by Hel in Substantia Innominata

At the moment I play a lot to Team Fortress 2, a funny first-person-shooter where teams are red or blue. The aim is to defend your bases, to attack the enemies’ bases, to steal documents and so one. It is a really good game that I advice you. Well, I am not here to speak [...]... Read more »

Ilie A, Ioan S, Zagrean L, & Moldovan M. (2008) Better to be red than blue in virtual competition. Cyberpsychology , 11(3), 375-7. PMID: 18537513  

  • February 15, 2011
  • 12:13 PM

How does Culture Improve Mental Health?

by Ida Salusky in ionpsych

If you or a loved one had schizophrenia, where do you think you would have a better long term outcome: in the USA, or in a developing country?  The answer is probably not what you think.  The World Health organization … Continue reading →... Read more »

  • February 15, 2011
  • 10:12 AM

This is Your Brain on Drugs

by Sanford- Burnham in Beaker

Cocaine produces its powerful high by stimulating “reward” signals in the brain, sending users back again and again for more. Cocaine gains this effect, in part, by stimulating a receptor called the metabotropic glutamate receptor 2 (mGluR2). Dr. Nicholas Cosford’s group is currently collaborating with Dr. Athina Markou at UC San Diego and Dr. P. [...]... Read more »

  • February 15, 2011
  • 09:55 AM

Primate vaccines: help you to help me?

by SeriousMonkeyBusiness in This is Serious Monkey Business

"Help me to help you"--or is it the other way around with the new vaccines to help great apes avoid Ebola? Regardless, there are some reasons to be skeptical about the idea of vaccinating wildlife.... Read more »

Rouquet P, Froment JM, Bermejo M, Kilbourn A, Karesh W, Reed P, Kumulungui B, Yaba P, Délicat A, Rollin PE.... (2005) Wild animal mortality monitoring and human Ebola outbreaks, Gabon and Republic of Congo, 2001-2003. Emerging infectious diseases, 11(2), 283-90. PMID: 15752448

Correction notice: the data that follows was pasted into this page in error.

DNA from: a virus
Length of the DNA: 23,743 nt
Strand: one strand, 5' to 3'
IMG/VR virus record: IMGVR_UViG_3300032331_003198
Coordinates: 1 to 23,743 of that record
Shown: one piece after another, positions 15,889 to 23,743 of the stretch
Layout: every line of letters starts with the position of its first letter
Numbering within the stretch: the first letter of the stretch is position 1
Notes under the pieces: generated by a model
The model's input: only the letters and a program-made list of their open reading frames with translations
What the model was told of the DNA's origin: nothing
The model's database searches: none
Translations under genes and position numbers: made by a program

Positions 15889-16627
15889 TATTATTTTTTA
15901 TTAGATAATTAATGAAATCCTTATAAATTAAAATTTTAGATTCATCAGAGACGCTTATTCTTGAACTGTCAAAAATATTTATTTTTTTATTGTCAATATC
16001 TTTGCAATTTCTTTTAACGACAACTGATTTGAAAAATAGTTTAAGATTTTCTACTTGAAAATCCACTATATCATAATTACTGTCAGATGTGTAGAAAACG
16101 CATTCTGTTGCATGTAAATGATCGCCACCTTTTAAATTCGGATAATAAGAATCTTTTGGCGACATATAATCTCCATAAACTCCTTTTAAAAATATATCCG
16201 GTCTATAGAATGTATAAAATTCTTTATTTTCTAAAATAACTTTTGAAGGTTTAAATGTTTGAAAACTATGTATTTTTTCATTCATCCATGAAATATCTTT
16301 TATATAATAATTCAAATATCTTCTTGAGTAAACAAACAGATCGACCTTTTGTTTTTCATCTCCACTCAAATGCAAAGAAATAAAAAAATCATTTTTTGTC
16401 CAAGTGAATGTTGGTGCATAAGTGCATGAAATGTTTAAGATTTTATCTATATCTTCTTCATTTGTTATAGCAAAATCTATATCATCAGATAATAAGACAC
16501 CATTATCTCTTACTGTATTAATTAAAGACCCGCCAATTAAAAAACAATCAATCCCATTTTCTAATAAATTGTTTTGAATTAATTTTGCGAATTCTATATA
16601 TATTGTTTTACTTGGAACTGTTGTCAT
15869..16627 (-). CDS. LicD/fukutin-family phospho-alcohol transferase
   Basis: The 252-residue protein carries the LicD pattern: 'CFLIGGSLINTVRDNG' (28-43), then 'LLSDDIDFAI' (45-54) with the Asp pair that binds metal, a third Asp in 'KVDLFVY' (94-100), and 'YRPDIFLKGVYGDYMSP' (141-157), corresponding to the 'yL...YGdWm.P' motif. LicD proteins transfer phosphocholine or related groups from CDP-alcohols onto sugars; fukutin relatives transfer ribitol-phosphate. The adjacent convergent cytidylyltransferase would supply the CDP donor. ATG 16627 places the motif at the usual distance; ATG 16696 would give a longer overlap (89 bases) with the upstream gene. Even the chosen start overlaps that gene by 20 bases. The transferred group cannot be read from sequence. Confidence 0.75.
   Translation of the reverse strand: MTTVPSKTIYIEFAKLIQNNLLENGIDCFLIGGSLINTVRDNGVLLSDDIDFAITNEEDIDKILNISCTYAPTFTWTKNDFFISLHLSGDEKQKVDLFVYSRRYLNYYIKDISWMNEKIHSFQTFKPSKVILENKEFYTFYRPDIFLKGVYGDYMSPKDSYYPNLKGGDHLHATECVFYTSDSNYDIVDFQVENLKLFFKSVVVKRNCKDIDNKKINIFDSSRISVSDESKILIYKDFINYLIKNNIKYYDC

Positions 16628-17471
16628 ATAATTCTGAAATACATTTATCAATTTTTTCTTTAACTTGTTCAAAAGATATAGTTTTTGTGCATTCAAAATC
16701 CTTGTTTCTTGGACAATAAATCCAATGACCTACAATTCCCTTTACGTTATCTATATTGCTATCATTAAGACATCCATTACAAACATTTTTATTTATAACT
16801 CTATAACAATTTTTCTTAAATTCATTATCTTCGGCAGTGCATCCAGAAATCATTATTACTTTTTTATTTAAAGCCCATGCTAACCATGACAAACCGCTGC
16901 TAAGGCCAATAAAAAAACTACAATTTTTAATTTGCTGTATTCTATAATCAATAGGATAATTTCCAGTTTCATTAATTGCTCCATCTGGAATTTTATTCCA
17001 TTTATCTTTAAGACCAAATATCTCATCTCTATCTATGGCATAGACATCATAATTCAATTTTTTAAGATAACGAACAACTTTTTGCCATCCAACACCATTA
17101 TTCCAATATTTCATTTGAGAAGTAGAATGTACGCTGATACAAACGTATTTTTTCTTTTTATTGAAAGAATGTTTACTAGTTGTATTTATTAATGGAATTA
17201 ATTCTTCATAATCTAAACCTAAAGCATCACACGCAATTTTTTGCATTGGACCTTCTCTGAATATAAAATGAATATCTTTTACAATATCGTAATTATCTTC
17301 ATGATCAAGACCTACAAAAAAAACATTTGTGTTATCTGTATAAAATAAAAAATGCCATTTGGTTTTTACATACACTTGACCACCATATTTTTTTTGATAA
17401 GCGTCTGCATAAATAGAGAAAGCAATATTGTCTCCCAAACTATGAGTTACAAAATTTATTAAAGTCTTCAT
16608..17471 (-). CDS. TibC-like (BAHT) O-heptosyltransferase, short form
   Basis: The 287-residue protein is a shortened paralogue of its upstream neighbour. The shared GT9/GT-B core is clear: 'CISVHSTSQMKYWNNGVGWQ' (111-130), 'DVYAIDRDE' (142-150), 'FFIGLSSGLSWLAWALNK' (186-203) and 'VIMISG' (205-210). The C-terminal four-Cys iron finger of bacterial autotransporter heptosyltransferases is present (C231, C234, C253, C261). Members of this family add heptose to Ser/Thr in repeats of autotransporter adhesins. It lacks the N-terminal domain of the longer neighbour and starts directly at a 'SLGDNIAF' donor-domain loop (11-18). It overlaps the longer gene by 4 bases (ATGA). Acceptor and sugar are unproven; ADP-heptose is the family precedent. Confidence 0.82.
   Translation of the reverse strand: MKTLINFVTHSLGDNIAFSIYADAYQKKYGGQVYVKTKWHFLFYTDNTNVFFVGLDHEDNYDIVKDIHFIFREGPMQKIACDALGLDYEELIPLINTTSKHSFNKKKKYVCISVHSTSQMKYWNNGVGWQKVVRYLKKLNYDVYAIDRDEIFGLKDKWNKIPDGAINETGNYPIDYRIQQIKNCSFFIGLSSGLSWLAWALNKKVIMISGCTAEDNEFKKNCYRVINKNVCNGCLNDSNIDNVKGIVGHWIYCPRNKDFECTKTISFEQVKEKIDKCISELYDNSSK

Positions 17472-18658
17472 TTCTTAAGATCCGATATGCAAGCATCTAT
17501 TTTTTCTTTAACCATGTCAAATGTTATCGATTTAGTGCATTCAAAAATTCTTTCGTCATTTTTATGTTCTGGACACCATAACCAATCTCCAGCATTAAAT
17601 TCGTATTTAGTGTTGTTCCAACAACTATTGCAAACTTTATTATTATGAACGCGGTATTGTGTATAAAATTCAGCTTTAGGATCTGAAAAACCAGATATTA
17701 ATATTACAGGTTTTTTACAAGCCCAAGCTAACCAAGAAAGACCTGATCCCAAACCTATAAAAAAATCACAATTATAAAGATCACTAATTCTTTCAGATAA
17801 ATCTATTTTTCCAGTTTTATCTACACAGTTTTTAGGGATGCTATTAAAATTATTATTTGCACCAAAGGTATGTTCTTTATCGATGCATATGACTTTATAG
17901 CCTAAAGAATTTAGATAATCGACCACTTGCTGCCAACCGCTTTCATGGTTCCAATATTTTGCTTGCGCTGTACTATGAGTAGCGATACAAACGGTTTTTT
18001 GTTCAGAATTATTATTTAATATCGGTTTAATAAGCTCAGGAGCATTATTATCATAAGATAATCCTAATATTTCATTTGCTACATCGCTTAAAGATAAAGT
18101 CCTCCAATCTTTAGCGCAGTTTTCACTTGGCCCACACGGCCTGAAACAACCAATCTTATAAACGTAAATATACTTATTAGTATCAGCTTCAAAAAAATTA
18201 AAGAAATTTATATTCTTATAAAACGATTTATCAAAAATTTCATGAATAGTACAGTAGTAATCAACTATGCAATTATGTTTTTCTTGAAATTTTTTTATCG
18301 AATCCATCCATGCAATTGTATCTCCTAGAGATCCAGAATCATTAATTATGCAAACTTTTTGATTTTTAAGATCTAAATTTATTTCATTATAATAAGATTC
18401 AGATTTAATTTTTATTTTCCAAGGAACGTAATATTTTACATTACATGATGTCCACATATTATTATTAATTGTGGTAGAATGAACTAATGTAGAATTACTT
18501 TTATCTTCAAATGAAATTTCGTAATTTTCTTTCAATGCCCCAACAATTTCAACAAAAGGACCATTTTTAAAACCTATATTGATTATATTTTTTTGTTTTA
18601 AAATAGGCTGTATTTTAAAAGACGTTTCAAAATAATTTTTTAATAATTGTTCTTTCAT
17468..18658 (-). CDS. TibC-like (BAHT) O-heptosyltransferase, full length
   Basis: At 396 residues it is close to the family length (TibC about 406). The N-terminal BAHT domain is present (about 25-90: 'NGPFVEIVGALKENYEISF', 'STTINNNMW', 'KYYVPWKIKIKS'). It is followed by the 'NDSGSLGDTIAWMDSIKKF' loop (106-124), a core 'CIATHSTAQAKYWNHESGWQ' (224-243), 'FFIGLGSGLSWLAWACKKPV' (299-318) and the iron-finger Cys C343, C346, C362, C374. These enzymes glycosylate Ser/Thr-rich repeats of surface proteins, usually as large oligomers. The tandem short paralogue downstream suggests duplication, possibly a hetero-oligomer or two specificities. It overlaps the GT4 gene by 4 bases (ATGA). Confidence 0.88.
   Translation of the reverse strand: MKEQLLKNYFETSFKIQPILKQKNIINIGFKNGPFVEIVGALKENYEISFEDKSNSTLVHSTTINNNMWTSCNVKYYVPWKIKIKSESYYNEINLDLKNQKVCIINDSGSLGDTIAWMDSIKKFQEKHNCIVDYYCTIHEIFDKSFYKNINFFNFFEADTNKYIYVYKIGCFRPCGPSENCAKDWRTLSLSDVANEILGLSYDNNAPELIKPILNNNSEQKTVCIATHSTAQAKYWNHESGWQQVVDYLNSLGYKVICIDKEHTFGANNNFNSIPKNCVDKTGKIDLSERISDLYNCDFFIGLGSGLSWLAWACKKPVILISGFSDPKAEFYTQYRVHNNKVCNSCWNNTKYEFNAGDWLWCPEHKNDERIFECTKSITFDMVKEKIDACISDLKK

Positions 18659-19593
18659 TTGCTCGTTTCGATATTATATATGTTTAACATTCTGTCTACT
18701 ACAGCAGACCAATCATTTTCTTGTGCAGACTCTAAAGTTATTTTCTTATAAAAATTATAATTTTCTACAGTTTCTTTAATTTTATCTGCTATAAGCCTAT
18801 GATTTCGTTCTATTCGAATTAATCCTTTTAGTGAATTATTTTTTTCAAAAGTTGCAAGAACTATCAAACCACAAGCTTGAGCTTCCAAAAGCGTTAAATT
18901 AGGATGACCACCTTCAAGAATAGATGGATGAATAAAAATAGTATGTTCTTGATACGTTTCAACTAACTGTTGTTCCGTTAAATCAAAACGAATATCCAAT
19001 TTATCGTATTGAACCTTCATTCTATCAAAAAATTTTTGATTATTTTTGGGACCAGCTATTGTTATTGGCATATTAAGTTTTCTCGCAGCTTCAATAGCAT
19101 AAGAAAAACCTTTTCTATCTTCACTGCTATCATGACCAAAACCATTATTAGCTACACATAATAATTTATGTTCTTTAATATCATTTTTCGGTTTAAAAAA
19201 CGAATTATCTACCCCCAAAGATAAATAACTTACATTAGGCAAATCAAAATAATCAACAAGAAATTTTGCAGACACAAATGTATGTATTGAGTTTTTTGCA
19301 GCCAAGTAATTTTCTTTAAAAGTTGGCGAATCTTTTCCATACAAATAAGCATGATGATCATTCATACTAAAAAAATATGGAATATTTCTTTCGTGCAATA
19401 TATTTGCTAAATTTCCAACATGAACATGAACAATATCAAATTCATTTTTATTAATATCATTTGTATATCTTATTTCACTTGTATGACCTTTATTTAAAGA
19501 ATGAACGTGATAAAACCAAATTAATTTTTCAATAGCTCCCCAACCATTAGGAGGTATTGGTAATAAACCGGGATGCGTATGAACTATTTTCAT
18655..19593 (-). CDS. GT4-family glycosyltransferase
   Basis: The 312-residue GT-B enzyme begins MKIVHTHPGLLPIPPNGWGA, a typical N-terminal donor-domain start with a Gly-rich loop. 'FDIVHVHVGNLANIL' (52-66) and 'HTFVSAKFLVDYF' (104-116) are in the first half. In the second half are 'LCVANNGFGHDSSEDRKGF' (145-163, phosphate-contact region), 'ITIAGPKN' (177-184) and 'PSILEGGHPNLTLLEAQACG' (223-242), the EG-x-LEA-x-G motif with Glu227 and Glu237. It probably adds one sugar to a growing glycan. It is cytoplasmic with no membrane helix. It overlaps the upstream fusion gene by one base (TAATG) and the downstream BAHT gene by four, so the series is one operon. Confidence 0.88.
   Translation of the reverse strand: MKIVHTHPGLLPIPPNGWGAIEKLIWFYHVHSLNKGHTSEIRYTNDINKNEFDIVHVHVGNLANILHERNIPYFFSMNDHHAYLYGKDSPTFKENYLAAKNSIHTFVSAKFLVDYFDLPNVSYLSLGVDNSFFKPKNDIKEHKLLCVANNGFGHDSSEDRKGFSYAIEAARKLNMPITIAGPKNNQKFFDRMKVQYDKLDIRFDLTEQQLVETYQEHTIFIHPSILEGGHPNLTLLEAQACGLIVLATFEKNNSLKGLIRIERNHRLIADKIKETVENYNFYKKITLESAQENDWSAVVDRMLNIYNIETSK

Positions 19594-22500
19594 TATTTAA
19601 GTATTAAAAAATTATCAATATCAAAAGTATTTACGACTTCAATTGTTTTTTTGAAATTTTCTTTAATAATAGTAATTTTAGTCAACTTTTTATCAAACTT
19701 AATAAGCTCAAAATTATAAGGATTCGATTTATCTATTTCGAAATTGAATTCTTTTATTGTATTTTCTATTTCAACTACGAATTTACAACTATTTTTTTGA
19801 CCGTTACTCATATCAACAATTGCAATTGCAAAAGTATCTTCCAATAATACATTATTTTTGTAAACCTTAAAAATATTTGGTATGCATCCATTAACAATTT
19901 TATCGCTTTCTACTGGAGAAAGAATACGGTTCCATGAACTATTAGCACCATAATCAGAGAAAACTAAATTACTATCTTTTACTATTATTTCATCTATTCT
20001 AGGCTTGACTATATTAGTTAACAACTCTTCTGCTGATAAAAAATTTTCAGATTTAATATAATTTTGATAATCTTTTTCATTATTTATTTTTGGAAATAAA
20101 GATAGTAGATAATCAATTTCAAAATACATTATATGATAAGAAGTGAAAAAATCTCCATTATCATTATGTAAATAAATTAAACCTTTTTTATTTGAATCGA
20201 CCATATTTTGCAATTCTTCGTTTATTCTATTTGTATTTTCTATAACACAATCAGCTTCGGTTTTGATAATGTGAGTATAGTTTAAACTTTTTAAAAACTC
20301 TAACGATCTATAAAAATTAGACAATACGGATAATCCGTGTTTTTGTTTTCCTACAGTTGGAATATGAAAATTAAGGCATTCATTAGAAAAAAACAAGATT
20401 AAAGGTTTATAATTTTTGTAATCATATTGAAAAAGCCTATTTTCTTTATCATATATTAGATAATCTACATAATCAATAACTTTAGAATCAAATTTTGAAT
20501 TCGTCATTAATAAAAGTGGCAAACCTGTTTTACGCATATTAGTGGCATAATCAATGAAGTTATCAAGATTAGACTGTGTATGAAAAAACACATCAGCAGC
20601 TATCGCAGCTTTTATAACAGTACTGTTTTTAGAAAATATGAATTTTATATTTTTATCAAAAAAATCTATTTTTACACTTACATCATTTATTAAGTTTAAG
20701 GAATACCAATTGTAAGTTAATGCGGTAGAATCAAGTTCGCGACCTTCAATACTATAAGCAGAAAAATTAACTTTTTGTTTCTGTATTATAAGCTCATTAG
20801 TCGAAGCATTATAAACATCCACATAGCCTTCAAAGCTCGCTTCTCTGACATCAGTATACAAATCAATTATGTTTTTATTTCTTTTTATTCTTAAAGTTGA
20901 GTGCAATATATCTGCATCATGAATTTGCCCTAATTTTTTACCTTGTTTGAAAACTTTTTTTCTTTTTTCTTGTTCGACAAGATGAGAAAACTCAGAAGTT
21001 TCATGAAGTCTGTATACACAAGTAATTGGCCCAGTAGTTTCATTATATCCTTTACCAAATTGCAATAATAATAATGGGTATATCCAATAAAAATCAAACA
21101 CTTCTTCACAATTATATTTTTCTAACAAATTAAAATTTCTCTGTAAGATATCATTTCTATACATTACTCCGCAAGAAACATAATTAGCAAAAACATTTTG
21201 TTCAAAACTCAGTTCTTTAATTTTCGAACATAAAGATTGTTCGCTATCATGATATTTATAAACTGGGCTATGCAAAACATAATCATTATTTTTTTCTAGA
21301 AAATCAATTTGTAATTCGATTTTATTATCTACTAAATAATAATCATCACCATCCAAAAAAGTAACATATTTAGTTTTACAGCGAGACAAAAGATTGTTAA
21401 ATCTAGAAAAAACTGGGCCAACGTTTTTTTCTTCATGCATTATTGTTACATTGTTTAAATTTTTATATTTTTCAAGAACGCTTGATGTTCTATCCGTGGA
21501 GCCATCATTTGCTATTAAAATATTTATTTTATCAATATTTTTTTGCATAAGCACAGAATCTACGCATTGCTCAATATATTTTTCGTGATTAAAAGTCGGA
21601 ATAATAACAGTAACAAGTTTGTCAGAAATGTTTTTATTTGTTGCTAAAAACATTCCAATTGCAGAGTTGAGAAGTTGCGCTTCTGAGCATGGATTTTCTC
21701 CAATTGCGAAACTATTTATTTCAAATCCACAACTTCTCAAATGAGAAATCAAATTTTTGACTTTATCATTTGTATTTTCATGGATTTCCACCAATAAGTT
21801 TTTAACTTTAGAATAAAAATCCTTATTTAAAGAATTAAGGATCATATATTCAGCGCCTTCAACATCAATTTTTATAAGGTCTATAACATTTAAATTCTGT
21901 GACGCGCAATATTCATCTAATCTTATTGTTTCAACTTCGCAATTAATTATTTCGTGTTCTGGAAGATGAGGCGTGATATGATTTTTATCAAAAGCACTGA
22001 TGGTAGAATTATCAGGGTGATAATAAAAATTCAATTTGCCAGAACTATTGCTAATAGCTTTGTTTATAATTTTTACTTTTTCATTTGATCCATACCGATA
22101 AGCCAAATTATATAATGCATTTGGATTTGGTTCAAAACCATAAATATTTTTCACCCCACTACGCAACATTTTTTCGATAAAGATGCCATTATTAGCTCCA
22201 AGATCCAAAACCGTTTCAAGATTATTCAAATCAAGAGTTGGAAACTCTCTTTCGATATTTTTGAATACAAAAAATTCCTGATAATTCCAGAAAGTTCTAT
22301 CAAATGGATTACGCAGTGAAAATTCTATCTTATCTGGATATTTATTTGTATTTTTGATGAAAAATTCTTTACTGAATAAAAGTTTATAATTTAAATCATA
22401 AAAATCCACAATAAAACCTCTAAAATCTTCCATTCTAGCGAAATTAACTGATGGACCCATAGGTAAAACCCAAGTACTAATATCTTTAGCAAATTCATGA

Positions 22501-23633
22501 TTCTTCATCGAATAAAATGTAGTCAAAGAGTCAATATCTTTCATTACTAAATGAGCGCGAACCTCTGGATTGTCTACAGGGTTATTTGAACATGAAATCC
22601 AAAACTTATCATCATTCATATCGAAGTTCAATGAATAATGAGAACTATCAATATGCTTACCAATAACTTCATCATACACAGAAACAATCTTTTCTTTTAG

• February 15, 2011
  • 09:49 AM

The Tenth Anniversary of the Human Genome Sequence (in a nutshell)

by Katie Pratt in

Ten years ago today the first draft human genome sequence was published. Well, actually two sequences were published in that week. The first was from the Human Genome Project (HGP), a publicly funded international collaboration initialized in 1990, and was published in the journal Nature. The second was published in Science by Craig Venter’s company [...]... Read more »

Lander, E., Linton, L., Birren, B., Nusbaum, C., Zody, M., Baldwin, J., Devon, K., Dewar, K., Doyle, M., FitzHugh, W.... (2001) Initial sequencing and analysis of the human genome. Nature, 409(6822), 860-921. DOI: 10.1038/35057062  

Venter, J. (2001) The Sequence of the Human Genome. Science, 291(5507), 1304-1351. DOI: 10.1126/science.1058040  

  • February 15, 2011
  • 09:31 AM

Walking With Raptors

by Brian Switek in Dinosaur Tracking

A little more than a year ago, paleontologists working in Niger announced the discovery of Spinophorosaurus, a sauropod dinosaur with a wicked tail club. Its bones were not the only traces of dinosaurs to be found in the desert area. About three hundred feet from the exceptionally well preserved sauropod skeleton was a trackway containing [...]... Read more »

  • February 15, 2011
  • 09:23 AM

Why You Can't Cure a Plague of Olbermanns With An Infusion of O'Reillys

by David Berreby in Mind Matters

Do left-leaning social sciences need an influx of conservatives to open their collective minds? So argues Jon Haidt, but I wonder. As I read this study in this month's Journal of Risk Research, adding another ideology to social psychology would more likely lead to a lot of pointless yelling and a ...Read More
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Kahan, D., Jenkins-Smith, H., & Braman, D. (2011) Cultural cognition of scientific consensus. Journal of Risk Research, 14(2), 147-174. DOI: 10.1080/13669877.2010.511246  

  • February 15, 2011
  • 09:05 AM

For lizards on white sands, evolution doesn't quite repeat itself, but it does rhyme

by Jeremy Yoder in Denim and Tweed

Check back tomorrow for an interview with this study's lead author, Erica Bree Rosenblum.